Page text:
There are several possible explanations for the conflict between host and symbiont genetic markers. First, it is possible that W. g. fuscipes is not strictly vertically inherited. In adult tsetse, Wigglesworthia symbionts are found intracellularly in the bacteriome and in a separate free-living population in the female milk gland (34). Transmission of Wigglesworthia to the offspring happens while larvae are in utero, through female milk secretions (13). There is no evidence that males have such free-living populations or that they can transmit their own Wigglesworthia bacteria. In free-living bacteria, it is common for genes to be exchanged in linkage groups such that different parts of the genome have different evolutionary histories. Based upon known tsetse physiology, populations of Wigglesworthia from different individual flies do not come in contact with each other and therefore are unlikely to have opportunities to undergo recombination. While rare, cryptic horizontal transfer cannot be ruled out entirely, W. g. fuscipes symbionts are shared only between mother and offspring, and males cannot transmit the bacteria to offspring, so this explanation for incongruence between mtDNA and W. g. fuscipes is unlikely.
Second, it is possible that selection acts differently within and among G. f. fuscipes populations and therefore influences W. g. fuscipes. Wigglesworthia is known to impact not only fecundity of the host but also its immunity (34, 50, 51). In the absence of W. g. morsitans, colony G. m. morsitans flies are more likely to acquire trypanosome infections, which bears a fitness cost for the tsetse host (34, 50). As such, it is possible that different genotypes of W. g. fuscipes may differentially influence host vector competence. Since human African trypanosomiasis, commonly known as sleeping sickness, occurs in geographically distinct foci (10, 36), it is possible that W. g. fuscipes symbionts converge on advantageous genotypes inside geographically distinct disease foci, thus resulting in individuals with the same W. g. fuscipes haplotypes but different mtDNA haplotypes. The two W. g. fuscipes loci investigated here are housekeeping genes that function to encode either a ribosomal translocation factor (lepA) (38) or a heat shock protein (lon) (35). Though these genes are not obviously associated with immune responses, it is possible that they may be linked to other genes that are under selection. Future studies of genomewide variation in Wigglesworthia bacteria from trypanosome-infected and uninfected flies within a population will address this hypothesis. However, even if selection can explain the one instance of incongruence (e.g., haplotype 8), it does not explain the incongruence at silent sites, rendering this hypothesis also unlikely.
Finally, the most likely reason for the observed incongruence between W. g. fuscipes and its host mtDNA within the mtDNA haplogroups is incomplete lineage sorting, a phenomenon commonly observed in examining recently diverged genes (17). If multiple haplotypes occur at a single locus in an ancestral population, then the stochastic process of genetic drift will eventually fix alleles in some populations through the process of lineage sorting. In W. g. fuscipes, this process appears to have occurred at site MS (Fig. 2), since all northern individuals have a single mtDNA haplotype and a single W. g. fuscipes haplotype. However, if divergence is too recent and genetic drift has not fixed haplotype combinations, this will lead to conflict between markers and to misleading information about among-population relationships due to differences in coalescence times for each gene (including those from the host) (17). Thus, our observed mtDNA-symbiont incongruence within northern and southern host mtDNA haplogroups could be the result of random haplotype combinations present in the ancestral northern (or southern) population. Again, whole-genome sequencing approaches will test this hypothesis by using genomewide scans of variability among different loci exhibiting different disease transmission dynamics.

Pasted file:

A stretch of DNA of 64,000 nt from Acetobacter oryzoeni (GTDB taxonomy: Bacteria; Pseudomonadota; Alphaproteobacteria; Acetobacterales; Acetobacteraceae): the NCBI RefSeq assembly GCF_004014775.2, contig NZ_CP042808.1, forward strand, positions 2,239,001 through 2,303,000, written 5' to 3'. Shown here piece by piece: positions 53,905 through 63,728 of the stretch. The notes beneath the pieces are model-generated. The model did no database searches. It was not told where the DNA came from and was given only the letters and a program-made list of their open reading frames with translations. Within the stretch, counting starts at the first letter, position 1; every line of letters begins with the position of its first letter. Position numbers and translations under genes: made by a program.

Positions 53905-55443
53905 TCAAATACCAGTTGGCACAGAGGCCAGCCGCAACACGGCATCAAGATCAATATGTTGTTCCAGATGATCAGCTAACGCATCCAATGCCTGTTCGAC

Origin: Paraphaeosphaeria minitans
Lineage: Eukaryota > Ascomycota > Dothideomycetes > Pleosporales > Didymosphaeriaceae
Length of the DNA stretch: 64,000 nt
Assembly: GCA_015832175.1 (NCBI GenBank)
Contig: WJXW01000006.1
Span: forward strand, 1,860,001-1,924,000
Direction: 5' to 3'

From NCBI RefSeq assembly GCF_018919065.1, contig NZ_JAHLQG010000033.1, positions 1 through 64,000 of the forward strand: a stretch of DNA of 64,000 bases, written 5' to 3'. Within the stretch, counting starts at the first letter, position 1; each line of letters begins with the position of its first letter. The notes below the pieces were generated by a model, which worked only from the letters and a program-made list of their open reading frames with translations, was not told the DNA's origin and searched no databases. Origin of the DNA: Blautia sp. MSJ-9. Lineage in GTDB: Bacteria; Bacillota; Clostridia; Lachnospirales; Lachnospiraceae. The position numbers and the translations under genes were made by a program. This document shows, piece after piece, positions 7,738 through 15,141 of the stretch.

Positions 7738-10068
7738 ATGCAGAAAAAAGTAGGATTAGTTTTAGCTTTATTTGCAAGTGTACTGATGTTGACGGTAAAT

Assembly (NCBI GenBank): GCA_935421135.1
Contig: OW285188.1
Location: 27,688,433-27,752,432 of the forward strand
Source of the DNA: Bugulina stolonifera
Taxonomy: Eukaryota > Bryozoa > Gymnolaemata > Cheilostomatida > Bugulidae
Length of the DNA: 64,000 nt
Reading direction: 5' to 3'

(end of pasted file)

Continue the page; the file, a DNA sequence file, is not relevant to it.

Vector control has been shown to be effective for curbing tsetse-transmitted diseases. Understanding the processes that influence trypanosome infection of tsetse and identifying populations that are likely to be susceptible to parasite infections can enhance disease control efforts. Wigglesworthia and other symbionts (e.g., Sodalis) are known to influence trypanosome infection processes in tsetse (22, 34, 50). In Sodalis, tsetse's commensal secondary symbiont, different genotypes have been identified in trypanosome-infected and noninfected populations (22, 34, 50), illustrating that understanding the genetic variability of symbionts is critical to understanding trypanosome transmission dynamics. It is possible that a similar type of variability influences trypanosome establishment through variation in W. g. fuscipes.
Here we show that genetic diversity in W. g. fuscipes occurs within and among fly populations and that there are several unique combinations of W. g. fuscipes in different host backgrounds (as defined by mtDNA). While some variation is attributable to tsetse phylogeographic history (e.g., see references 2 and 9), some variants may generate unique gene combinations that are more apt to prevent trypanosome establishment and thus increase the fly's potential to become less susceptible to parasite establishment. A more detailed understanding of the adaptive value of certain host-symbiont haplotypic combinations, especially with regard to parasite establishment, may provide novel insights and tools for vector and parasite control.
This project was funded by an NIH grant (AI068932) to S.A. and A.C. Support was also provided by the Yale Center for High Performance Computation in Biology and Biomedicine and by NIH grant S10_RR019895, which provided the computer cluster used in this research.
We thank Edward Ssewannyana and the staff at the National Livestock Resources Research Institute, Tororo, Uganda, for facilitating tsetse fly collection.
†Supplemental material for this article may be found at http://aem.asm.org/.
Published ahead of print on 23 September 2011.